Semen Analysis and Post Vasectomy Diagnostic using a Smartphone?

An article from March 22 2017 Science Translational Medicine authored by Manoj Kumar Kanakasabapathy1 et al reports on the development of a combination of smartphone software combined with additional, relatively inexpensive hardware, that can be used to perform a portion of a semen analysis (at home).  

Standard semen analysis includes an assessment of sperm concentration, motility (percentage of sperm moving and quality with which they move) and morphology (shape of the sperm).   The new device/software is able to perform an assessment of concentration and motility of the sperm with over a 95% accuracy in terms of whether the specimen does or does not fulfill WHO criteria for a normal specimen (based on only concentration and motility).

The illustration above is taken directly from the publication. http://stm.sciencemag.org/content/9/382/eaai7863/tab-figures-data

As shown in the attached illustration,  the specimen is loaded into a chamber which uses capillary action to pull it in.  The chamber with specimen is then placed into a plastic cradle which holds it in position.  A smart phone is then placed in the same cradle positioning its camera over the specimen.    The cradle also has an optical attachment to modify the ability of the smartphone to “see” the sperm as well as an LED light source, a battery and a microchip.  The components were reported to cost less than $10. 

Dr. Seaman’s comments/concerns:

  1. With respect to post vasectomy semen analysis,  there does not seem to be a cost savings as reimbursement for the test averages around $10-$20 as it is.   The number of samples with <=100,000 sperm/ml actually tested according to the article also appears low.   Still, if the test is better validated, and if the user is comfortable with a “small” chance of error, this could become a viable application.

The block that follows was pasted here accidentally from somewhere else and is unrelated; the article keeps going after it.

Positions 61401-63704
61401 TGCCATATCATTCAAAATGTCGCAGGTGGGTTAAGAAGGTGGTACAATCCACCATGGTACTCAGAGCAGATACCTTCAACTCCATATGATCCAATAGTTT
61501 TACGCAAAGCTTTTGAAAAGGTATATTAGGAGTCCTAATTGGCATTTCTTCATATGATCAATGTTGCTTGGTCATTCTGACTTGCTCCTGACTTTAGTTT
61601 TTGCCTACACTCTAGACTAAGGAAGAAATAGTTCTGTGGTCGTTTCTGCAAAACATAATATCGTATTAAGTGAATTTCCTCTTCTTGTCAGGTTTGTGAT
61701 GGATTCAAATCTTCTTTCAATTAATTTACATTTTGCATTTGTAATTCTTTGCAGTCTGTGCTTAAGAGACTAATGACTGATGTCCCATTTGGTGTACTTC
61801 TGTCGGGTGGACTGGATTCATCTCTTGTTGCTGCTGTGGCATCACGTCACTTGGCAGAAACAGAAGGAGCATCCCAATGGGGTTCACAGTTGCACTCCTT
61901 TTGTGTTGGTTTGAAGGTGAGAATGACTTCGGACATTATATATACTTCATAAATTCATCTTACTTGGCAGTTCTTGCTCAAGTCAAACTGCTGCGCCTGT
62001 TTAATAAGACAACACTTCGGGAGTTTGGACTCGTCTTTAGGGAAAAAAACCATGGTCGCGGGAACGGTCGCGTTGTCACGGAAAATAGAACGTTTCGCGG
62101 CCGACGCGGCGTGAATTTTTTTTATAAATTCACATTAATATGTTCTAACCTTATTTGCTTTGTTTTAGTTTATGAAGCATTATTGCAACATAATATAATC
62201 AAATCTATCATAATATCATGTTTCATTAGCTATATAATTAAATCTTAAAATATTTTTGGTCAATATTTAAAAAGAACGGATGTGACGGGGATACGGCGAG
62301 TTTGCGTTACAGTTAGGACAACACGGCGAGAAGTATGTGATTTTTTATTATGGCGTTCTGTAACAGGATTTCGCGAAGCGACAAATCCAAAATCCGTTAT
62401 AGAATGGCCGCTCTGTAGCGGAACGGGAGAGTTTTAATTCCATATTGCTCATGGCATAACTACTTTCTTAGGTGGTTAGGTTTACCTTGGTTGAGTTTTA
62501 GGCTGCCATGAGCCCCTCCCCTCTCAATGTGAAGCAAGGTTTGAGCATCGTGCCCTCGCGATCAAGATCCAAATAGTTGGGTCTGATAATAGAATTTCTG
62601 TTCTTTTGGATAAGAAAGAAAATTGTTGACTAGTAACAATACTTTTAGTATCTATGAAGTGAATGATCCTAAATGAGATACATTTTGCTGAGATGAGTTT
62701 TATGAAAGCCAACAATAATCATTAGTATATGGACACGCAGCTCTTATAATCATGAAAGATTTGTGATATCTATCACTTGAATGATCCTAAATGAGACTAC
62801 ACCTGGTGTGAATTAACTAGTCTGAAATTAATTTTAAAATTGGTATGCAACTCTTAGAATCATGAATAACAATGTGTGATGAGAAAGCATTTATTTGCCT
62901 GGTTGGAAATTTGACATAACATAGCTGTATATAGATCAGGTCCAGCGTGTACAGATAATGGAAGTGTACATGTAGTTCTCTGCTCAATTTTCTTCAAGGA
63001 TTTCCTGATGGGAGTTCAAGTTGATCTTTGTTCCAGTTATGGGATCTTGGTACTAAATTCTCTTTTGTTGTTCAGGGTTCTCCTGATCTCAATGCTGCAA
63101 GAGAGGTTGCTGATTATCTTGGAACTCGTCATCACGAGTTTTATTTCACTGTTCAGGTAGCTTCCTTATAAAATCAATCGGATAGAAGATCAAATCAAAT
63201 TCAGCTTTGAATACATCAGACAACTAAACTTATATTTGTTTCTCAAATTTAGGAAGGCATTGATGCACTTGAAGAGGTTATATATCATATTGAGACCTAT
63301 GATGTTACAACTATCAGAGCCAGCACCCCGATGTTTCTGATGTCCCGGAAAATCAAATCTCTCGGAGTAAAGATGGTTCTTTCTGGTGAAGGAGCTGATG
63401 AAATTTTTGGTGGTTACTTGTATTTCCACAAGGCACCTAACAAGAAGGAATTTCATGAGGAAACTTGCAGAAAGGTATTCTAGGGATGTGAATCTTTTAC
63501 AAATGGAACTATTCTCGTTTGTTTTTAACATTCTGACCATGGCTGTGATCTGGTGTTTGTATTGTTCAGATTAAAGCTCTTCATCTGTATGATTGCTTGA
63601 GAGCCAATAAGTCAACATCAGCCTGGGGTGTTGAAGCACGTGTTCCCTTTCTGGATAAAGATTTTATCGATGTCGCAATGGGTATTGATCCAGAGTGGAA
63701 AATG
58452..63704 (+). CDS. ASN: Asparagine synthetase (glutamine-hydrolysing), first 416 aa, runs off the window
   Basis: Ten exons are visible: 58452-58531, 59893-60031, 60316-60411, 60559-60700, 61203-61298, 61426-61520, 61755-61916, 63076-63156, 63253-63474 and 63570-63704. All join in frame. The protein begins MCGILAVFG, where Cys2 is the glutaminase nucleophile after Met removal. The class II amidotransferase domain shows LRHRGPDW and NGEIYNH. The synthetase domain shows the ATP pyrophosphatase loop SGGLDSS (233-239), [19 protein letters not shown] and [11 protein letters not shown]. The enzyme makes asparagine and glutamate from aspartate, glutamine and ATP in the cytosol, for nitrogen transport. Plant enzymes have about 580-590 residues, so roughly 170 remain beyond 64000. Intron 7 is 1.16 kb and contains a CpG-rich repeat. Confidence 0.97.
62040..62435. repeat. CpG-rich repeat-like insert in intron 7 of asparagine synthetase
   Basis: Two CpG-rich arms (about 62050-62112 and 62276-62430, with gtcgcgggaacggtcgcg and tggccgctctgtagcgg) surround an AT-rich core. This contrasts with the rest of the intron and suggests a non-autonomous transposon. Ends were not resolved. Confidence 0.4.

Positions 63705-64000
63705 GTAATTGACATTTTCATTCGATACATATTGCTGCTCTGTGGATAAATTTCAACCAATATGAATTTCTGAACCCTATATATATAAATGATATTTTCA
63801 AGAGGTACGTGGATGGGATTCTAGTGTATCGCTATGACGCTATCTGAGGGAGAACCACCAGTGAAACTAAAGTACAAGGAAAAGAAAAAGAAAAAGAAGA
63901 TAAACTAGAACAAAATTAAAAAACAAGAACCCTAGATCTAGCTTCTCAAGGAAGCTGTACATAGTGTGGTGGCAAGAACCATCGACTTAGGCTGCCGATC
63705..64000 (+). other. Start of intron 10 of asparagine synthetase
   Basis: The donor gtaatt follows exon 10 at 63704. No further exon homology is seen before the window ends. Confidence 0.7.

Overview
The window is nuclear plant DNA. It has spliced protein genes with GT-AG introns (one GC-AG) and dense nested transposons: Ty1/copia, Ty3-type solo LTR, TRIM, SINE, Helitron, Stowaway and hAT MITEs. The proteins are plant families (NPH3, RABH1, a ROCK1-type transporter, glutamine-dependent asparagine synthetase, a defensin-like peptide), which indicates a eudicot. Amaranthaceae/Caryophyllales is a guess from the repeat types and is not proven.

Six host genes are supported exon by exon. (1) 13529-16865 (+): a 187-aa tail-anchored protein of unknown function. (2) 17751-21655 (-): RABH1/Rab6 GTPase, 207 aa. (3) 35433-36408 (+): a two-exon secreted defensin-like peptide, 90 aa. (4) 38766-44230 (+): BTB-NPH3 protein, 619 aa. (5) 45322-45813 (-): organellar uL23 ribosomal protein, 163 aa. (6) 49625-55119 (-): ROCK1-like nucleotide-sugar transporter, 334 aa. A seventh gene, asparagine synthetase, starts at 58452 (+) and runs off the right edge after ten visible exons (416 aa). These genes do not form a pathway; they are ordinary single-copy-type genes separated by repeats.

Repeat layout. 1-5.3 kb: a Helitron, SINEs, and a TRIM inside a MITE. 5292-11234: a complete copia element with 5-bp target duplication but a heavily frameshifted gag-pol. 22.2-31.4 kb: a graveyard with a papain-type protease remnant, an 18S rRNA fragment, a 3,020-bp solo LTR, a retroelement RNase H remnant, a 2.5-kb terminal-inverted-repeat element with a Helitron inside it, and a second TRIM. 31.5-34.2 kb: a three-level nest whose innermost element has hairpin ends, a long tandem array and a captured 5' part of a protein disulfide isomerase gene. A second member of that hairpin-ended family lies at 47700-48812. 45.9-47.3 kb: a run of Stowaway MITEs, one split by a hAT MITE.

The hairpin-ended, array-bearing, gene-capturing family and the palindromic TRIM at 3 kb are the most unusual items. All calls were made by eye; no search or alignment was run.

2. With respect to routine semen analysis, concerns include: no assessment of sperm morphology and some intrinsic error rate.  In fact the data show results to be less accurate with higher sperm density.  Motility is also performed in a manner similar to computerized assisted semen analysis (CASA)  while the majority of clinics use a manual assessment.   Still, if this is a tool that would motivate or enable potential patients with a problem to come in to be evaluated, then I think this could be a very powerful tool.
  3. Comparison with other take home tests shows this likely is (will be)  superior.  Current home tests include are FertilMARQ and SpermCheck, which use an assay to detect certain sperm-specific proteins.   Trak,  which was recently released, uses a mini-centrifuge centrifugal force to estimate sperm concentration and  has a similar accuracy for determining normal sperm concentration defined as greater than or equal to 15 million sperm/ml. However, none of these tests measure sperm motility.
  4. Kudos to the authors for this impressive adaptation of cell phone technology to the medical space.  Can’t wait to see what else they come up with.

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